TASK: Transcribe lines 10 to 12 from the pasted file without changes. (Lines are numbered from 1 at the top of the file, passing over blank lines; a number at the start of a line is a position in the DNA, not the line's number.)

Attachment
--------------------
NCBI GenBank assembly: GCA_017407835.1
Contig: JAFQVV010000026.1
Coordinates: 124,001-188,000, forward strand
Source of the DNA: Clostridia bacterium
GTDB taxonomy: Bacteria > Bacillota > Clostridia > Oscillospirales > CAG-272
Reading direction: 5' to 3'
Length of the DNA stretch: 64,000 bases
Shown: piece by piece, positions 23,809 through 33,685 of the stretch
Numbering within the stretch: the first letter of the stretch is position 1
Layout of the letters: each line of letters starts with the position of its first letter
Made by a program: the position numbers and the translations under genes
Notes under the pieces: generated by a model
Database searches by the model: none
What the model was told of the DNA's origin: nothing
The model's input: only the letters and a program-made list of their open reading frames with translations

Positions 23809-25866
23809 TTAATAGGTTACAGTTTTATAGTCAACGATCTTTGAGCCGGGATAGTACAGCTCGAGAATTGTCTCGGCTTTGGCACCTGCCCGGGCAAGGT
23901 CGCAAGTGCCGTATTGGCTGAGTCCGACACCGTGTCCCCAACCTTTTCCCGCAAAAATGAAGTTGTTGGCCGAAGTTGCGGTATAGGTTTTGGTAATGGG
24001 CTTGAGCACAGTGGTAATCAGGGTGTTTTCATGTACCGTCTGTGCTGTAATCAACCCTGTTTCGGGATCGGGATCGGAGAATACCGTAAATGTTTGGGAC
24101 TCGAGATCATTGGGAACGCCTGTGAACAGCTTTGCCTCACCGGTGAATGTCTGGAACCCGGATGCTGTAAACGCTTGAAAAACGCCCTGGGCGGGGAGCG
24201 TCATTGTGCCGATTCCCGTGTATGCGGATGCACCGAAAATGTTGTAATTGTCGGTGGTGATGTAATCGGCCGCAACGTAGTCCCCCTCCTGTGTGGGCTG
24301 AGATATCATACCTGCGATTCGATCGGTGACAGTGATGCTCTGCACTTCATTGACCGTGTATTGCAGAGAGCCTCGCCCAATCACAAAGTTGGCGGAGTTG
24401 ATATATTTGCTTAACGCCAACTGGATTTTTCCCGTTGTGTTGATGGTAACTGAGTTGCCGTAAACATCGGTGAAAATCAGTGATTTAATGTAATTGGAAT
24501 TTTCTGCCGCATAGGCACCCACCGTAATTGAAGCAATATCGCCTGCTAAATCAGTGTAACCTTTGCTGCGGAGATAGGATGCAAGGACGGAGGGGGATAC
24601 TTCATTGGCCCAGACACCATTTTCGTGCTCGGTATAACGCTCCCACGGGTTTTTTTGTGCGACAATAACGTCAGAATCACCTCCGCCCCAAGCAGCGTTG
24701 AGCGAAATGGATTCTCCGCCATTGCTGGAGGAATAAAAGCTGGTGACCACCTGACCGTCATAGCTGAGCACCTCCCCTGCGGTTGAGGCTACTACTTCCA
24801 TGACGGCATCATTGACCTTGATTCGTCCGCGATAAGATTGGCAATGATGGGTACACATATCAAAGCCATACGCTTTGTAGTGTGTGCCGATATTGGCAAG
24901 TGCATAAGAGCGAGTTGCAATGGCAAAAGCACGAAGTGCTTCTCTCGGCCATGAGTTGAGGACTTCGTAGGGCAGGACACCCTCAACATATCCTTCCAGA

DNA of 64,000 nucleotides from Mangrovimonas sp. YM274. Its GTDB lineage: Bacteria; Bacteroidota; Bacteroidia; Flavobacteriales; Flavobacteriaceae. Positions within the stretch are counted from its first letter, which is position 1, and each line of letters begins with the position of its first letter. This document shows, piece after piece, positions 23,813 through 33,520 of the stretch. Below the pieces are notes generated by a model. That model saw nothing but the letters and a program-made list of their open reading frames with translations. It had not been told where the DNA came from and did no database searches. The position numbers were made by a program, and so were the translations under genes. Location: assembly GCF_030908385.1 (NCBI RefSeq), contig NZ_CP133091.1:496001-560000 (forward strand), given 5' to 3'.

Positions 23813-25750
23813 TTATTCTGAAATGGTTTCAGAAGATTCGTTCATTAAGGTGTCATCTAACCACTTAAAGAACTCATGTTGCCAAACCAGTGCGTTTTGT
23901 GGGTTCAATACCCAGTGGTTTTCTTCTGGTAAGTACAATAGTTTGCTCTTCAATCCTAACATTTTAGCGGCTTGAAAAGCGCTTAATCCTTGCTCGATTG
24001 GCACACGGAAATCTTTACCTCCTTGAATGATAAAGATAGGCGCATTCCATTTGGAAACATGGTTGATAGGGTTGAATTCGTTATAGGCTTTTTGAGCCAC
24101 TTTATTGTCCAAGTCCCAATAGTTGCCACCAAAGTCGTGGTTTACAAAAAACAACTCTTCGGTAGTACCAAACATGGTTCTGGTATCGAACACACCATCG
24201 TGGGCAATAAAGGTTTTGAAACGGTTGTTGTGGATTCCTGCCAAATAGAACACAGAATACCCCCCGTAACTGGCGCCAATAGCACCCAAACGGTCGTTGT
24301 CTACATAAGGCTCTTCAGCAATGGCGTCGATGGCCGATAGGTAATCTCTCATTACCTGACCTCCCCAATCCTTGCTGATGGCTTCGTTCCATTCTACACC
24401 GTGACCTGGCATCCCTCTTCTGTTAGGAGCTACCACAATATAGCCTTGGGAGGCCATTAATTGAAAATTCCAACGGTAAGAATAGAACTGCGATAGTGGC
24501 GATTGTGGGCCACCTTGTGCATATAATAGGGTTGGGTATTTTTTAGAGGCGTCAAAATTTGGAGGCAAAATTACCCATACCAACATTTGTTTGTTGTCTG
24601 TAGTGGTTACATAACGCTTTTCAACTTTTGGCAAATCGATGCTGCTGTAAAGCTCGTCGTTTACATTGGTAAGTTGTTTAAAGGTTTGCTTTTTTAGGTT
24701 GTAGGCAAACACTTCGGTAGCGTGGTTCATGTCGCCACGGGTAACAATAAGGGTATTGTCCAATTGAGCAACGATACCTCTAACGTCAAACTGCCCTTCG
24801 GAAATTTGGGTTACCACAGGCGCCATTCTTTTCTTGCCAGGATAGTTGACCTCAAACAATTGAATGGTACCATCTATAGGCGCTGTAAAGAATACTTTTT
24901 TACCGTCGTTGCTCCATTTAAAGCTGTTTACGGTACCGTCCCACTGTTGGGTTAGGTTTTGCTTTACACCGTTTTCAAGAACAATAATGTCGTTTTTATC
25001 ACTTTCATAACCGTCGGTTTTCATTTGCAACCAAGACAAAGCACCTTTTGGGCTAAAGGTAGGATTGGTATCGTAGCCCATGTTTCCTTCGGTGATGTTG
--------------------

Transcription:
Layout of the letters: each line of letters starts with the position of its first letter
Made by a program: the position numbers and the translations under genes
Notes under the pieces: generated by a model